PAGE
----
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The ‘Secret’ of adaptation

January 31, 2011

Published by Metro

Adapting a book for the stage is a daunting task, especially when it’s a classic like “The Secret Garden.” There’s much to consider: what plot points to emphasize, which to cut, and, perhaps most difficult of all, how to convey a character’s thoughts through action.

During the creation process, Wheelock Family Theatre co-founders Susan Kosoff and Jane Staab were committed to keeping their winter musical, “The Secret Garden,” as true to Frances Hodgson Burnett’s 1919 novel as possible.

“That said, you can’t have all the descriptions,” says Kosoff, who wrote the script, lyrics, and directs the show. “You have to incorporate them into the dialogue. You have to make physical a lot of what happens in the book through description.”

Kosoff chose not to rely on a narrator to feed the audience story background. That way, she keeps the story’s focus on its young characters, for the benefit of the show’s young audiences.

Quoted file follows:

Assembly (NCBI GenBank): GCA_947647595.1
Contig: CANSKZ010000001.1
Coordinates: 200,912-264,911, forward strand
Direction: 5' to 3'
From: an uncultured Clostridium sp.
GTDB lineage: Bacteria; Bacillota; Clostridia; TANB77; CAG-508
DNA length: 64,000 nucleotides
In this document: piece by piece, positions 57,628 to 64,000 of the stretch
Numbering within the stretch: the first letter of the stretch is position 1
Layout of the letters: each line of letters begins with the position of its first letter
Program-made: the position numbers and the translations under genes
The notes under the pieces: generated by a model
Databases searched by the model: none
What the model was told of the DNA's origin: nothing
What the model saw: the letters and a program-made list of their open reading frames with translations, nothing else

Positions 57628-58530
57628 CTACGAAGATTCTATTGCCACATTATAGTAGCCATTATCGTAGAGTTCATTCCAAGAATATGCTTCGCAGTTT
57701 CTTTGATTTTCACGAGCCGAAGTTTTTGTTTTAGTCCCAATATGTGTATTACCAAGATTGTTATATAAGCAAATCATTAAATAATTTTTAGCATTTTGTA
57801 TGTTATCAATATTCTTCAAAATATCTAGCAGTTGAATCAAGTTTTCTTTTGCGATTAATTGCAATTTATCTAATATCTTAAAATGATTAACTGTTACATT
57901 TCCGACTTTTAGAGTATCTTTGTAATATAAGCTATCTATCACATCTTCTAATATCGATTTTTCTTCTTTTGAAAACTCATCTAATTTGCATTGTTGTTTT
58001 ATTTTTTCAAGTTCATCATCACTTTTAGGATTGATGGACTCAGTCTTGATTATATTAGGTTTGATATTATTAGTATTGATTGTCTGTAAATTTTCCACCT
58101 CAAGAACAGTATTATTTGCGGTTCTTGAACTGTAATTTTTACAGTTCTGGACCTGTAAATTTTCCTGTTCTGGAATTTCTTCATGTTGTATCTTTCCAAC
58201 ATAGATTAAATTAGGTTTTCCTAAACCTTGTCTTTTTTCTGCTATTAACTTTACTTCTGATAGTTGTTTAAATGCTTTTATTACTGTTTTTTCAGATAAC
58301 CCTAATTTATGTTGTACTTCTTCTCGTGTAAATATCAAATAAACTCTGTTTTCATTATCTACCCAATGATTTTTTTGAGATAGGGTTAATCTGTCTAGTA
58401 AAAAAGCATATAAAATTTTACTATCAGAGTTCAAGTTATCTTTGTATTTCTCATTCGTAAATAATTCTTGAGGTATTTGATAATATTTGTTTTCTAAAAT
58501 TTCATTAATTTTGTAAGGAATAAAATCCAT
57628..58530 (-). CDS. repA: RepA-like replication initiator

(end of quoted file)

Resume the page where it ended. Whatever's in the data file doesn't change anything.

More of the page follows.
“This is a favorite story of children,” says Kosoff. “They’re very rigid about things staying true.”

Staab, the production’s composer, didn’t have to worry so much about audience preconceptions: “I just took the book and sat down at the piano,” says Stabb, explaining how she comes up with the music.

Plot points

Newly orphaned Mary moves into her uncle’s gloomy estate. She hears about a mysterious garden. With help from her bedridden cousin Colin, she restores the garden’s magic. “There are not just good messages for kids, but messages maybe adults should be reminded of,” says Kosoff.

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